In fact, looking at another blog post, it seems like they are actually sequencing RNA (mRNA, to be specific) rather than genomic DNA. This makes a lot of sense, because RNA sequencing (RNA-seq) gives information about genes that are actually being expressed – transcribed into mRNA and then presumably translated to proteins. This sort of “transcriptome profiling” should potentially be able to give a lot of information about disease states beyond what can be gleaned from a genome scan (although those are, of course, informative as well.)

From the sequencing data, Rienhoff has compiled a list of about 80 genes that are “less active” in Beatrice than in her parents. (I wonder what tissues or cell types they assayed?) According to the Nature blog post, Illumina will be doing similar transcriptome profiling on up to nine family trios (mum, dad, child) where the child has, for instance, autism or Loyes Dietz syndrome.

A quote from the Technology Review blog post:

One of the biggest challenges, Rienhoff says, is the software available to analyze the data. “To ask the questions I want to ask would take an army,” he says. “I’m trying to connect the dots between being a genomicist and a clinical geneticist. I don’t think anyone here realizes how difficult that is. I’m willing to take it on because it matters to me.”

Reading about this sort of literally personal genomics/medicine made me think of Jay Tenenbaum and his company CollabRx, which offers a “Personalized Oncology Research Program”, where they “…use state-of-the-art molecular and computational methods to profile the tumor and to identify potential treatments among thousands of approved and investigational drugs” So the approach here is presumably also to do some sort of individual-based transcriptional profiling, but this time on tumor material. After all, cancer is a heterogeneous disease (or a heterogeneous set of diseases) and tumors probably vary widely between patients. Echoing Rienhoff above, Tenenbaum said in an interesting interview a couple of months ago that biology is becoming an information science and that CollabRx are “heavily dependent on systems and computational biology” (=software, algorithms, data analysis, computing infrastructure).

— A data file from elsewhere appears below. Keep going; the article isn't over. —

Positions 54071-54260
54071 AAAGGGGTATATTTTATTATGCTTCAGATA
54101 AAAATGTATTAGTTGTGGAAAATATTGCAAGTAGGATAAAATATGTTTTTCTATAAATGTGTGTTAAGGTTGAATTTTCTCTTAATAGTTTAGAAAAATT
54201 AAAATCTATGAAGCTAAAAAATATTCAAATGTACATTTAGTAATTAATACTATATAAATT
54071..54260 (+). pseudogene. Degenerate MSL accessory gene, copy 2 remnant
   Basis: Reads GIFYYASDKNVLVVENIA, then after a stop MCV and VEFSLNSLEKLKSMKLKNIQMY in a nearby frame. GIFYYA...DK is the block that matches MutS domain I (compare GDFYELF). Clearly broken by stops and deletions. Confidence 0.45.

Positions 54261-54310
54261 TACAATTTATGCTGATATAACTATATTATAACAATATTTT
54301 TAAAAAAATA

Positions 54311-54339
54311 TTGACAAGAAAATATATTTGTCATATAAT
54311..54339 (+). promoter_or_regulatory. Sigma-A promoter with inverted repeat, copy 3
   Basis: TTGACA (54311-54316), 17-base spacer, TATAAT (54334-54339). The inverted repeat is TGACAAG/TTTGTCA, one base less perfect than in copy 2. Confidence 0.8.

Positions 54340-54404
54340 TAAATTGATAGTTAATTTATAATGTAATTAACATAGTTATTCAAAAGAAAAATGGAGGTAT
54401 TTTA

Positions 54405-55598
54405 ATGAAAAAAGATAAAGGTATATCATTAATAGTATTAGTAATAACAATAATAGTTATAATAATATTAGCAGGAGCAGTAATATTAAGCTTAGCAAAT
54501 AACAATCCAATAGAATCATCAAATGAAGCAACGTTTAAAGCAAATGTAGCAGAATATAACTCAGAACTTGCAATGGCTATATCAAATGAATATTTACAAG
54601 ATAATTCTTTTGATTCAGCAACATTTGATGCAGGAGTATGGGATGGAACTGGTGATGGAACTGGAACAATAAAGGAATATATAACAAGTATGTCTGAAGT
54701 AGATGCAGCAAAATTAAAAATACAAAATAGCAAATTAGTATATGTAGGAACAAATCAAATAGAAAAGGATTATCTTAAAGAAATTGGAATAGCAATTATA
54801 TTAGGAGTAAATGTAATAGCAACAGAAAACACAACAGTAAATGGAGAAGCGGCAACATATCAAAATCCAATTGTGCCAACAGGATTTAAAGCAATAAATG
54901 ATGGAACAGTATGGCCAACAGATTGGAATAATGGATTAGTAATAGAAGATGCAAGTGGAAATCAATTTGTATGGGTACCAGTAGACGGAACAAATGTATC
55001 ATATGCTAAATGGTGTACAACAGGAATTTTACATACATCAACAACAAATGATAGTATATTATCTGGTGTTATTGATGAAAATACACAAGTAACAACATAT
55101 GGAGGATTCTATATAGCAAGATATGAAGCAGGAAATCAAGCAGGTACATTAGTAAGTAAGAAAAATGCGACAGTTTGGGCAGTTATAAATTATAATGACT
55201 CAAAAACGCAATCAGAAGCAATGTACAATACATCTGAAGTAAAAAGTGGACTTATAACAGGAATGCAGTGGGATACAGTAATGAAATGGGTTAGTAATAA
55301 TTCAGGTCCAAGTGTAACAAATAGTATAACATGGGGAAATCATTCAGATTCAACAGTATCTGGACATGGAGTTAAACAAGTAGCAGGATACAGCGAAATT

I applaud the effforts of CollabRx, while simultaneously being sceptical about what can be achieved today using this approach in the way of clinical outcomes. But someone has to be the visionary and pave the way.

Personal genome glitch uncovered

As recounted in this New Scientist article and commented upon in Bio-IT World, journalist Peter Aldhous managed to uncover a bug in the deCODEme browser (Decode Genetics’ online tool for viewing parts of your own genome). deCODEme is one of a handful of services, including 23andme and Navigenics, that genotype small genetic variations called SNPs (snips; single-nucleotide polymorphisms) in DNA samples submitted by customers. The results are then used to calculate disease risks and other things, which are displayed to the customer in a personalized view of his or her genome.

Aldhous was comparing the output he got from two of these services – deCODEme and 23andme  – and discovered that they were sometimes very different. After patiently going to the bottom of the matter, he discovered that the reason for the discrepancy was that the deCODEme browser sometimes (but not always) displayed jumbled output for mitochondrial sequences. According to Bio-IT World, the bug seems to have been due to an inconsistency between 32-bit and 64-bit computing environments and has now been fixed.

Isn’t this a nice example of computational journalism, where a journalist is skilled or persistent enough to actually analyze the data that is being served up and detect inconsistencies?

I might as well sneak in another New Scientist article about personal genomes. This one urges you to make your genome public in the name of the public good. It mentions the Harvard Personal Genome Project, which aims to enroll 100,000 (!!) participants whose genomes will be sequenced. The first ten participants, some of which are pretty famous, have agreed to share their DNA sequence freely.

I have no idea whether the Personal Genome Project is related to the Coriell Personalized Medicine Collaborative which also wants to enroll 100,000 participants in a longitudinal study where the goal is to find out how much utility there is in using  personal genome information in health management and clinical decision-making